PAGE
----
Once the weather began cooling down a few weeks ago, I went into full-on nesting mode. I’ve been staying home even more than usual lately so that I can get things done around the house, watch movies, and engage in some non-stop baking. Roasting veggies, making casseroles, and baking cookies, cakes, and muffins–you name it and I’ve done it in the past few weeks. At this point, my poor oven seriously needs a break.
And my body needs a break, too. As much as I love eating warm baked goodies, I’ll be the first to admit that I’ve gone a bit overboard (especially since “cool” here in Dallas is still pretty warm). Unfortunately, heating foods at high temperatures kills off many of the natural health-promoting enzymes in fresh fruits, veggies, nuts, and seeds. While warming foods are actually good for us when the weather cools down (which is why we crave them), we have to be sure that not everything we eat this time of year is baked, roasted, or sautéed beyond recognition. It’s still important to incorporate fresh, uncooked fruits and veggies into our diets, preferably at every meal.
So, last night I decided to make my favorite Raw Macadamia Nut Pate to mix things up and enjoy a raw meal for a change. This pate is amazingly delicious and quite filling. Not to mention, macadamia nuts are a great source of omega-3 fatty acids, B vitamins, vitamin E, and palmitoleic acid, which helps to lower cholesterol. As if that’s not enough of a reason to eat them, they taste flippin’ awesome!! I happened to have some portobello mushrooms in my fridge, so I decided to marinate them and stuff them with the macadamia nut pate.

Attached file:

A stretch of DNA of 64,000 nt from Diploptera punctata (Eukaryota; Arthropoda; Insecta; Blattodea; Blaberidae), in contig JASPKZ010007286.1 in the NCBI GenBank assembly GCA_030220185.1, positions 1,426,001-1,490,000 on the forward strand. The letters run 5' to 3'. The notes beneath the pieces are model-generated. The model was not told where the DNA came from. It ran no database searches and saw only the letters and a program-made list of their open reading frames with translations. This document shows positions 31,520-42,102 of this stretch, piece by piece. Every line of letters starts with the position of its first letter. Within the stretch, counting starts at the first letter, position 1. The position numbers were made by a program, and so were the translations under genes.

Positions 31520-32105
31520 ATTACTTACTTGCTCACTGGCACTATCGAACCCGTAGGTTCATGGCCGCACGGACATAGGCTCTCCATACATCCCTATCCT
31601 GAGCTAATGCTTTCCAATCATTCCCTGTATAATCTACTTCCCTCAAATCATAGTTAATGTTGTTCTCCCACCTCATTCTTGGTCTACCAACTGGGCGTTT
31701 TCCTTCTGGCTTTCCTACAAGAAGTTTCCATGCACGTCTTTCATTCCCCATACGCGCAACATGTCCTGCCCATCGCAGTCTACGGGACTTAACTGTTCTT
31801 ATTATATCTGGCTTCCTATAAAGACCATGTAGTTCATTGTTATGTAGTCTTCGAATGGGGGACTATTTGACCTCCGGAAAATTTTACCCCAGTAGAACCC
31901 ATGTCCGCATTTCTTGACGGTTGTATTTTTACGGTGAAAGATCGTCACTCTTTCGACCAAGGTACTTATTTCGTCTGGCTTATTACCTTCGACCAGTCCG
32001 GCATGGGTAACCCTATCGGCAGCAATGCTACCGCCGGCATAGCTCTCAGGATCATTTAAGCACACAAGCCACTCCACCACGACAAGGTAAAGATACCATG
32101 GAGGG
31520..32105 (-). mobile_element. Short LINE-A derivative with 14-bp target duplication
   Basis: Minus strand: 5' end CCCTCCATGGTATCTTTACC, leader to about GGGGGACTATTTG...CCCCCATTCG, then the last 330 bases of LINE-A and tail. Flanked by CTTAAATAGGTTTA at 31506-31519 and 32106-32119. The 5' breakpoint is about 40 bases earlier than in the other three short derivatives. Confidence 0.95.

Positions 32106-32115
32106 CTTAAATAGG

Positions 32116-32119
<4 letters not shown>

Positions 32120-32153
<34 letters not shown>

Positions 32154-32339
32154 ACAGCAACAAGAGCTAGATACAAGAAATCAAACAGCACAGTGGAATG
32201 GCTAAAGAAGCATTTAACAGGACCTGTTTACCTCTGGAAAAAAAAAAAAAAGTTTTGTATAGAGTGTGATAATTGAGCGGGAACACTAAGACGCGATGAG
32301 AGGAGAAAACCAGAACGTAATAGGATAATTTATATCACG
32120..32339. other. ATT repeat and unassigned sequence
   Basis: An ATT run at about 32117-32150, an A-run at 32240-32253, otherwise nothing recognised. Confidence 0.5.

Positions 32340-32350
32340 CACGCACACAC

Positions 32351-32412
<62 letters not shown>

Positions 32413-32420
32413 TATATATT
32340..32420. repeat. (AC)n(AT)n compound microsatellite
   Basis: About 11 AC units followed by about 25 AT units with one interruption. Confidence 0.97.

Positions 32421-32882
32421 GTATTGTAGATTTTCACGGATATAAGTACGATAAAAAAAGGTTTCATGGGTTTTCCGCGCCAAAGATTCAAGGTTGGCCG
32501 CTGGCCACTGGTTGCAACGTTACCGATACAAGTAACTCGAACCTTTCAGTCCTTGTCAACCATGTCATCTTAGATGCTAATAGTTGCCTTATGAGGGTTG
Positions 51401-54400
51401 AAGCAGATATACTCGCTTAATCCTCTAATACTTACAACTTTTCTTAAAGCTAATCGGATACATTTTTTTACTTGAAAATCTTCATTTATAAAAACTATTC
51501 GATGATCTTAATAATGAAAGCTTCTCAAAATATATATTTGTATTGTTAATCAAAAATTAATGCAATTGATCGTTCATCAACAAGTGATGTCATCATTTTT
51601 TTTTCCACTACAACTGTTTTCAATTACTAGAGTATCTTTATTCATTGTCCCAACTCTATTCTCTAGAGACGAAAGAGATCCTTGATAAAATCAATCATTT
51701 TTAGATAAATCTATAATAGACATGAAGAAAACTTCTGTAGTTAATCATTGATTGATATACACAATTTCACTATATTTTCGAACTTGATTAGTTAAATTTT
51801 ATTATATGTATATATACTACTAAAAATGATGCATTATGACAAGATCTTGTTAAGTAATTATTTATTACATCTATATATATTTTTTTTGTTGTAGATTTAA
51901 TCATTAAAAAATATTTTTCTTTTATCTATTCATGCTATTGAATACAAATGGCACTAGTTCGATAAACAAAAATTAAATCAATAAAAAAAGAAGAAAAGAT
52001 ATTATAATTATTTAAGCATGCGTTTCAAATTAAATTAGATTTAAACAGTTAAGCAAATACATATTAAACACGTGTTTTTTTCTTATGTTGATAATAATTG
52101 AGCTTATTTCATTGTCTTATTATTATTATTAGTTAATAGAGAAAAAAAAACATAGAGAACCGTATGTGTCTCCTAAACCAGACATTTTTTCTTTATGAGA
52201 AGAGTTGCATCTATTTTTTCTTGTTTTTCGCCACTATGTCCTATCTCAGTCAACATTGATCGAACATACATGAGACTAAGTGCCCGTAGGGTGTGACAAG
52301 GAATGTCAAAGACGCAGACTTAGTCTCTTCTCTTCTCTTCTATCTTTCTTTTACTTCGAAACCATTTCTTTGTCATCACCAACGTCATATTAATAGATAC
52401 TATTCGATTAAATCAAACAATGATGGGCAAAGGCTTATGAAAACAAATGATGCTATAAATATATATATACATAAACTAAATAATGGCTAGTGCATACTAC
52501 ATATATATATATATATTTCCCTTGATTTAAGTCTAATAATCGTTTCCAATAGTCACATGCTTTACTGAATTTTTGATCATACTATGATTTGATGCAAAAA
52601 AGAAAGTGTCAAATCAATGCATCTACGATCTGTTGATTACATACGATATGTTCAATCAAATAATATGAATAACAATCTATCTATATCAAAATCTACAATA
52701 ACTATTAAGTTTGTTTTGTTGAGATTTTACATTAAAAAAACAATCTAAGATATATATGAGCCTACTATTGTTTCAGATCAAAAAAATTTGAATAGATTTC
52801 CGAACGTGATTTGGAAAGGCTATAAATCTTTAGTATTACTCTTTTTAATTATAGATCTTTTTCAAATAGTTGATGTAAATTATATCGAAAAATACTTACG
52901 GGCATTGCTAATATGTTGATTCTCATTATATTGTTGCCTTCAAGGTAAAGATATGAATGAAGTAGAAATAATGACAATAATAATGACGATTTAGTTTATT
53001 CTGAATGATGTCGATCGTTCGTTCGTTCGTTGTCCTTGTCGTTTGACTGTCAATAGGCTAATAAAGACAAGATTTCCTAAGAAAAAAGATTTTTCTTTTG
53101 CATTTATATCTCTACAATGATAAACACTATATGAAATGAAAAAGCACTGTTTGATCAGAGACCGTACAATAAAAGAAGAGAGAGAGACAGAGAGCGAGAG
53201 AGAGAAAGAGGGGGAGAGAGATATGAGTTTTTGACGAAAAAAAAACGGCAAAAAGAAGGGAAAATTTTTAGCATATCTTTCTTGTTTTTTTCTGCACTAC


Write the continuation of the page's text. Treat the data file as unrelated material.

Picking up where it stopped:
I’m so glad that I did because this was SO GOOD! I heated the stuffed mushrooms for about an hour in my dehydrator so that everything would be warm when I was ready for dinner. I had made enough to have leftovers and (as usual) I ate everything!!
If you’re not in the mood for mushrooms or simply don’t like mushrooms, fear not, the macadamia nut pate is also amazing on its own, served over a bed of lettuce, or wrapped up in collard greens or Romaine leaves.
- 2 large or 4 small portobello mushrooms
- 2 Tbs. olive oil
- 1 Tbs. Bragg’s Liquid Aminos
- 1 cup macadamia nuts, soaked for at least 2 hours and drained
- 2 Tbs. lemon juice
- 1 Tbs. filtered water
- ⅓ cup sun-dried tomatoes (soaked, if necessary), chopped
- 1 Tbs. nutritional yeast
- 1 clove garlic
- ¼ tsp. sea salt
- ground pepper, to taste
- ¼ cup chopped parsley
- 1 cup chopped spinach
- Clean the portobello mushrooms with a damp towel. Pat dry, place in a shallow bowl or dish, and drizzle with olive oil and Bragg’s. Allow the mushrooms to marinate for at least 30 minutes, stirring and flipping often to ensure that they’re evenly coated with the marinade.
- While the mushrooms are marinating, blend the soaked and drained macadamia nuts in your food processor along with the lemon juice and water, scraping down the sides as necessary. The mixture will remain a little chunky, and that’s OK.
- Add the chopped sun-dried tomatoes, nutritional yeast, garlic, sea salt, and pepper and blend again until fully incorporated.
- Finally, add the chopped parsley and spinach and pulse a few times (just until blended).
- Distribute the mixture evenly among the portobello mushroom caps.
- There are two “cooking” options: 1) Place the stuffed mushrooms on a plate and warm in your dehydrator for an hour on 105 degrees. OR 2) Place the stuffed mushrooms on a baking sheet and warm in your oven (set on the lowest possible temperature) for an hour, with the oven door slightly ajar.
- Once the mushrooms have heated and darkened a bit, serve and enjoy!